Friday, November 07, 2008
So it will come to Georgia
I believe that good reason exists that the Democratic candidates in both Alaska and especially Minnesota will emerge once all the votes are counted.
In Minnesota, Senator Norm Coleman declared victory and basically asked Comedian Al Franken to concede and forego a state mandated recount. Anyone can see past the politics of the move. At the time of this request Coleman lead by 700+ votes or .03% (much less than the .5% necessary for a state mandated recount), but since then Franken has closed the gap to 221 votes out of about 3 million cast. And this has nothing to do with a recount, it is merely counties rechecking their math (in one case a county gave Franken 100 less votes than he actually received). Conventional wisdom holds and I believe correctly that the vast majority of contested ballots were "Franken" ballots that were cast by the less educated and first time voters. Minnesota uses optical scan ballots and lord knows that someone checked Franken's name instead of filling in the bubble. Hand inspection of these ballots will show that the true intent of these ballots were voters wishing to vote for Franken.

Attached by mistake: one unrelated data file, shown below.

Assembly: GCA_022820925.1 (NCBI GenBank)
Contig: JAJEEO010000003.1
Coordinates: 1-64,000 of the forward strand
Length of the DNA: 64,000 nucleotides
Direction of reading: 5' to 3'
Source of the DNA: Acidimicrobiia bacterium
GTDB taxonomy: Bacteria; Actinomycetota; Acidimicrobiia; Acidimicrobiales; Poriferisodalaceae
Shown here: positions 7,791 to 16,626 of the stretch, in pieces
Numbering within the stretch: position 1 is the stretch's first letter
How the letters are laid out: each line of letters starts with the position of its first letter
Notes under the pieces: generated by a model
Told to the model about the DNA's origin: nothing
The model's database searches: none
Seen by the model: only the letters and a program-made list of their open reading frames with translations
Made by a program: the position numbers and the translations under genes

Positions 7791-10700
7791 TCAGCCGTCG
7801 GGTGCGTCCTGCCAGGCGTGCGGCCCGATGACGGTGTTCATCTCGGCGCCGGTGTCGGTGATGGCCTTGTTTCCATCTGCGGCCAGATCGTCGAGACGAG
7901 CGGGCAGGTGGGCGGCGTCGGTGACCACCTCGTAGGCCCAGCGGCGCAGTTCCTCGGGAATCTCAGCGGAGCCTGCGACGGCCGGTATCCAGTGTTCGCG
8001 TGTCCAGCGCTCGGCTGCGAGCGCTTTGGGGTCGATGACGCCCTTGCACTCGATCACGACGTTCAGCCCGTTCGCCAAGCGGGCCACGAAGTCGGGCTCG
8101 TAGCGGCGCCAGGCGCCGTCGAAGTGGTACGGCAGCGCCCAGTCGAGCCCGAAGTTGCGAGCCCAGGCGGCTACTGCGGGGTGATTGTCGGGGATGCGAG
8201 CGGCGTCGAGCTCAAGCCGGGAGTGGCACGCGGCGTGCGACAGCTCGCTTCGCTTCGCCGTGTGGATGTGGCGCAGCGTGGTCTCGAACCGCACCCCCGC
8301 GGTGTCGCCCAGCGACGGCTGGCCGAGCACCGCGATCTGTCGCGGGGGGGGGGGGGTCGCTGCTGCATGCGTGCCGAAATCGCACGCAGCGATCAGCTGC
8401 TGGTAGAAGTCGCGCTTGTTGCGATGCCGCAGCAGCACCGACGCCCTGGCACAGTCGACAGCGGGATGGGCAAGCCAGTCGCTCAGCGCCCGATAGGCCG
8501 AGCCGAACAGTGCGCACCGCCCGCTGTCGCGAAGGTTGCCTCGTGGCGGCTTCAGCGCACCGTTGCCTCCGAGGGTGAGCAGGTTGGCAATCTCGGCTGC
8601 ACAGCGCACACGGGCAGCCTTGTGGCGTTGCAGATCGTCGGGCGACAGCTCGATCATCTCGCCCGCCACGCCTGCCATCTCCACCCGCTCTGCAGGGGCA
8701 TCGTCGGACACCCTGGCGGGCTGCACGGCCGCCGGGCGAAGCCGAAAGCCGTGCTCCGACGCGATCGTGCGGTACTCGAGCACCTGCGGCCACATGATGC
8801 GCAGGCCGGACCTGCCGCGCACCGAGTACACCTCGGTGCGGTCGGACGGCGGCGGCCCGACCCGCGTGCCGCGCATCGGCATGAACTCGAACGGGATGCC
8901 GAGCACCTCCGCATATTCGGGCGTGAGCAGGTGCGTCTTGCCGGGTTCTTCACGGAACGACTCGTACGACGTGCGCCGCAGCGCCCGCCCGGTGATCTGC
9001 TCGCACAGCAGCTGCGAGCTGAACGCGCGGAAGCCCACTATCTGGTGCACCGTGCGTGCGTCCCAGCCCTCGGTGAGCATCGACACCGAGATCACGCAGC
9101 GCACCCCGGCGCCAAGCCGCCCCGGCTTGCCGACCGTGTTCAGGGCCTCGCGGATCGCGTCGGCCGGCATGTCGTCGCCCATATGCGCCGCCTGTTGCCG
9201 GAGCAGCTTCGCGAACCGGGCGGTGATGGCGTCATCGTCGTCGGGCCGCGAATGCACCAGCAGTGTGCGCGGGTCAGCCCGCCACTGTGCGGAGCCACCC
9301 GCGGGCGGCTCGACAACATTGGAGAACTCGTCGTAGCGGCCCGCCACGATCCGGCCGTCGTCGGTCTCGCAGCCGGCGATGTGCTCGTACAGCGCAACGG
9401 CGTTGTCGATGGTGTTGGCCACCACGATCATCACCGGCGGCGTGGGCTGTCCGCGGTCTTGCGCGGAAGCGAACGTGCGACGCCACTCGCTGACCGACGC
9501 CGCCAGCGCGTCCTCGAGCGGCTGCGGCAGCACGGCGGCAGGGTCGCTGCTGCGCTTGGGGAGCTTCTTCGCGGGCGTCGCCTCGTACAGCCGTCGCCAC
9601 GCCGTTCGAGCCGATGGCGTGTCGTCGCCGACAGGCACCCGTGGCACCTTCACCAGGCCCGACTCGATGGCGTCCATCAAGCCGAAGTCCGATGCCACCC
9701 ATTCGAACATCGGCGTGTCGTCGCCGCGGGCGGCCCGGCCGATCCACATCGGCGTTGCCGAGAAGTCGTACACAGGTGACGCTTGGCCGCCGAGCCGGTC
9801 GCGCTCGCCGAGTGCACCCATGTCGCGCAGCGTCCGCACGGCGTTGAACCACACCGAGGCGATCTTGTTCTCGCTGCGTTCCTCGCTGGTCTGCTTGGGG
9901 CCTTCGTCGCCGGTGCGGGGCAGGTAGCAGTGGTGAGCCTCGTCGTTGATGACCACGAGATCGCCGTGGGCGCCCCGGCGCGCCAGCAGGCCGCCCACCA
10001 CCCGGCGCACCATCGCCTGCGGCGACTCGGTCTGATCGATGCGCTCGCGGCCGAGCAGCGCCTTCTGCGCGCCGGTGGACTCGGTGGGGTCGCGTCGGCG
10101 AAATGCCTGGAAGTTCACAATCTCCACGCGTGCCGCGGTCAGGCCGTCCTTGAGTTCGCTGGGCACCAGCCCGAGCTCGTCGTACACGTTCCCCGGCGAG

In Washington, a similar recount four years ago allowed now re-elected Governor Christine Gregoire to overcome a similar deficit to Dino Rossi.
In Alaska, Senator and convicted felon Ted Stevens continues to maintain a small 3,200 vote lead over Mark Begich. The problem is that over 60,000 ballots remain uncounted. The vast majority of these ballots are absentee with some early votes and contested ballots as well. The vast majority of these ballots come from Begich's strongholds of Region I and II as compared to Stevens' Mat-Su region. Further analysis by Nate Silver (http://www.fivethirtyeight.com/2008/11/uncounted-votes-may-push-begich-past.html) suggests that if current trends hold Begich will overcome Stevens' lead and win by about 3,000 votes.
Way too close to call in Alaska, and anyone who knows the final outcome is either God or lying.
So it all comes down to Georgia... where we have a runoff on December 2nd between Republican incumbent Saxby Chambliss and Democratic challenger Jim Martin. Chambliss was held under the 50% margin necessary for a clean victory on election day, and the runoff seems to be a close one. Two general rules for runoffs. One, challengers usually benefit. Two, African-American turnout usually decreases. One benefits Martin and two benefits Chambliss. Which candidate supporters will be motivated and come out and vote? I don't know. But I do know that in the Republican state of Georgia, I would think that with the Libertarian off the ballot, the slight advantage must go to the incumbent Saxby Chambliss.
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